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Retroactive Data Structures
ERIK D. DEMAINE
Massachusetts Institute of Technology
and
JOHN IACONO
Polytechnic University
and
STEFAN LANGERMAN
Universite Libre de Bruxelles
Abstract. We introduce a new data structuring paradigm in which operations can be performedon a data structure not only in the present but also in the past. In this new paradigm, calledretroactive data structures, the historical sequence of operations performed on the data structureis not fixed. The data structure allows arbitrary insertion and deletion of operations at arbitrarytimes, subject only to consistency requirements. We initiate the study of retroactive data structures by formally defining the model and its variants. We prove that, unlike persistence, efficientretroactivity is not always achievable. Thus, we present efficient retroactive data structures forqueues, doubly ended queues, priority queues, unionfind, and decomposable search structures.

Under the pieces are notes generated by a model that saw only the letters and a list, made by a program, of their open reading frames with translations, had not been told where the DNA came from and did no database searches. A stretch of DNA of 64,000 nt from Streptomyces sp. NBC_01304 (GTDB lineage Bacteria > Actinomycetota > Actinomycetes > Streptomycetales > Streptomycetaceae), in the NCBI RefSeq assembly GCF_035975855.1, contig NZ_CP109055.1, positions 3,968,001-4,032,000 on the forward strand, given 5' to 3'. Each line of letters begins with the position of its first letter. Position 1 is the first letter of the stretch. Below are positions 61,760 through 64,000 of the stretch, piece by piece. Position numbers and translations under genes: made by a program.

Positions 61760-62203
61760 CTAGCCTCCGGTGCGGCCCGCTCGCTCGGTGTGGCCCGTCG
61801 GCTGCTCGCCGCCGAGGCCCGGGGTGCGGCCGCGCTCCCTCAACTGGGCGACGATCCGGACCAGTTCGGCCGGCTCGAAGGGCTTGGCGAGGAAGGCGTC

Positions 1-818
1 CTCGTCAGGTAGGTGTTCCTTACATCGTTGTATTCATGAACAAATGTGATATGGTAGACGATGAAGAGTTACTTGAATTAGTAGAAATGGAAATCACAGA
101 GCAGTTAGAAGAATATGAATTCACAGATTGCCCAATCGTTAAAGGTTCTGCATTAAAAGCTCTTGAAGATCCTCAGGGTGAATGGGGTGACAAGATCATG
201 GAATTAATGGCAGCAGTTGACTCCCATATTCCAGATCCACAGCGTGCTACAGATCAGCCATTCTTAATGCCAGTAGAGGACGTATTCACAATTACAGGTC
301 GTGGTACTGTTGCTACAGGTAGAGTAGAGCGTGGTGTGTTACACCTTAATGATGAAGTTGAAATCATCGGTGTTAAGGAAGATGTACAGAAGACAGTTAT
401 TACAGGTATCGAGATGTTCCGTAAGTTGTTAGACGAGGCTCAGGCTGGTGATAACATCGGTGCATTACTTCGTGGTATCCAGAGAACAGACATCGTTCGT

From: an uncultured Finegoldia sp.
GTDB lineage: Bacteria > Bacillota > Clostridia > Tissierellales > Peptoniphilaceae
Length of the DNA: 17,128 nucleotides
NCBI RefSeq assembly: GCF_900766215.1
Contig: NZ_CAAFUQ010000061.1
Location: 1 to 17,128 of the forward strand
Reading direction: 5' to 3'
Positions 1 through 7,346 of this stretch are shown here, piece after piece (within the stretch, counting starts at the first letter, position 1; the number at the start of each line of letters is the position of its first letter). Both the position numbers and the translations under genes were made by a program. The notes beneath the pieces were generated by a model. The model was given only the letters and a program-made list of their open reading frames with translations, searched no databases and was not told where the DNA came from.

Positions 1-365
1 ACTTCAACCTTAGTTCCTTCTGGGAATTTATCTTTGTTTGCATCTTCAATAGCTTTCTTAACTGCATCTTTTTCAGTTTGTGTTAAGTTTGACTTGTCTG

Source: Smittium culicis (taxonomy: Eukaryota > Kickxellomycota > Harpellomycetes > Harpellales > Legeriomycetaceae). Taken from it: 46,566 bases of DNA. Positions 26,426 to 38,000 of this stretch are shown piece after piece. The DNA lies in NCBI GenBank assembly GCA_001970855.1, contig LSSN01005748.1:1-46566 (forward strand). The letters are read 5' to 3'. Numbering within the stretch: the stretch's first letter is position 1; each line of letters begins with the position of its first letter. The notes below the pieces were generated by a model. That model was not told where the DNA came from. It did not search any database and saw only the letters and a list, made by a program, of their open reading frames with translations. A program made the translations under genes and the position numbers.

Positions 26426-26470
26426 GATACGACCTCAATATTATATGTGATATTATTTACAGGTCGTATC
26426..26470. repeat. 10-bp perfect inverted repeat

Categories and Subject Descriptors: E.1 [Data]: Data Structures; F.2.2 [Analysis of Algorithms and Problem Complexity]: Nonnumerical Algorithms and Problems
General Terms: Algorithms, Theory, Design, Performance
Additional Key Words and Phrases: History, time travel, rollback, persistence, point location
1 Introduction
Suppose that we just discovered that an operation previously performed in a databasewas erroneous (e.g., from a human mistake), and we need to change the operation.In most existing systems, the only method to support these changes is to rollbackthe state of the system to before the time in question and then reexecute all of theoperations from the modifications to the present. Such processing is wasteful, inefficient, and often unnecessary. In this article we introduce and develop the notion ofretroactive data structures, which are data structures that efficiently support mod